Ideas of March

Ideas of March

I came across the Ideas of March before, probably last year, but the time had passed and I had forgotten about it. It popped up in my stream again today, on the last day of the month instead of the 15th. Better late than having to wait for next year!

The idea, by Chris Shiflett, is to bring people back to their blogs.

  • Write a post called Ideas of March.
  • List some of the reasons you like blogs.
  • Pledge to blog more the rest of the month.
  • Share your thoughts on Twitter with the #ideasofmarch hashtag.

Ideas of March (2011) by Chris Shiflett

I definitely have been trying to blog more often lately, regardless of this movement. This site has seen more published posts in a very long time. I haven’t written this long in a while.

Impermanence and Friction

It’s widely accepted these days that the ease with which Twitter, Tumblr, and Facebook let you post has become a hindrance to “real” blogging (maybe we can distinguish between reblogs and the more carefully planned posts that happen to be published on Tumblr, ok?). Maybe it’s the impermanence that makes them more appealing (“this is gonna get buried and forgotten in a few minutes anyway” or “my life is too fabulous to stop and blog” or “short, cryptic posts keep me mysteriously appealing”). I’m all for brevity when it is thoughtful and intentional (Twitlonger is lazy and messy).

In some ways I appreciate the friction writing a blog post provides. Maybe words and images become more special. Maybe a post needs to marinate, have stuff edited out, pick up relevant new details in the process, before it’s ripe for consumption.

More importantly, as much as I get some weird kick out of those thumbs up and +1 buttons, and while those still get associated with me, it still feels less me than having them here, on my blog.

Ides of March

Ides of March by Jonathan_W

If content is important to you, keep it close. If your content is important to others, keep it close and well backed up. Hope that what youve created never has to die. Make sure that if something has to die, its you that makes that decision. Own your own data, friends, and keep it safe.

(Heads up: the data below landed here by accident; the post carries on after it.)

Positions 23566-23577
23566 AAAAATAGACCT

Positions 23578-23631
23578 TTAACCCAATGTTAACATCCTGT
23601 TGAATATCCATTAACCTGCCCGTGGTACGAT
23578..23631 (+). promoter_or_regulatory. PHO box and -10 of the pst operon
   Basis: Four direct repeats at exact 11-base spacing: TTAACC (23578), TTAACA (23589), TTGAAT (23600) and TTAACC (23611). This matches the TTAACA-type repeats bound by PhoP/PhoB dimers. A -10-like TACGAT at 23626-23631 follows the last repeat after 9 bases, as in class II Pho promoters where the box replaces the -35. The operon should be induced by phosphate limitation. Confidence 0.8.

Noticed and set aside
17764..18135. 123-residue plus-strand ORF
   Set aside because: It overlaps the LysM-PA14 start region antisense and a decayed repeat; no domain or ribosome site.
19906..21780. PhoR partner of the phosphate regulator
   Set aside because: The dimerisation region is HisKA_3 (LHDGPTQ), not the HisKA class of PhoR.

Ideas of March by Drew McLellan

Impermanence is a double-edged sword. I actually like being able to browse and find old posts. Except for some 3rd-party solutions, this is difficult or even impossible to do on Twitter, Tumblr, and Facebook. (Yes, even Tumblr. Their search and tag features are lacking. I usually have to compensate with Google site search.) So even if I am okay with the notion that bits in those walled gardens are just as me, some of those parts of me I may never be able to retrieve again. (“If a tweet gets tweeted and you can’t find it anymore, did it really happen?” and all that.)

Priority shift

Returning to blogging these days isn’t the same as before. A lot of people have shut down comments and leave the feedback to Twitter, or maybe Branch. This also ties back to the three, where the minimum reaction available is a like/favorite, no further thinking required. Google Reader is shutting down; people have forgotten, or maybe don’t even know what RSS means anymore.

When I think about what the Ideas of March is all about, it reminds of the days when I was coming up as a designer and developer. As a newbie, I looked to blogs for everything. Blogs were how I learned CSS. Blogs were how I learned design. Blogs were all we had and blogs were all we needed. Blogs were then, and blogs are now our voice, our place to be heard. The other day, my blog was my place to clarify my comments and to encourage others in theirs. That is why I love blogs.

Ideas of March by Noah Stokes

On the other hand, blogging is also moving towards the essentials. Developers have rolled out a bunch of ultra-minimal blog systems where they have as much control over as possible, e.g. file based publishing like Kirby, Statamic, Stacey, or even a Dropbox-powered one like Scriptogram. Friction and impermanence become less of an issue, letting you focus on communicating the message. If you find setting up platforms like WordPress too heavy or daunting for your blogging tastes, you might find those appealing. And while I encourage self-hosted solutions, hosted ones like WordPress.com, Tumblr, Jux, or Medium may be enough for you.

There’s really no excuse not to blog these days. It can be as simple or as customized as you want it to be. Fleeting posts shouldn’t get in the way of that. Take back your content.

Make your blog the best startup of this year. Ill do my best to join you.

Ideas of March (2013) by Chris Shiflett

3 replies

  1. I agree that WordPress can be an impediment to publishing. Sometimes I go to the dashboard to write a post, and I get sidetracked updating plugins / figuring out why W3 Total Cache isn’t working. So I’m looking at an alternate “database-free” system where I can just dump html files and pictures in the same folder and be done with it. No logins, no databases to query or cache. Kirby was what first got me attracted to flat-cms’s, though I don’t like the one folder per post structure as I don’t think that scales well. Statamic looks more inviting, but I hadn’t heard about Scriptogr.am until I read your post. I like how it uses Dropbox, and it looks like Mou can push updates right from the app.

    Reply to this

    • Fortunately I haven’t been bogged down by too much maintenance stuff when I use WP here but yes I know how that goes. Good luck with your quest, there are a growing number of apps working out of Dropbox so keep an eye out for what else you can do with it.

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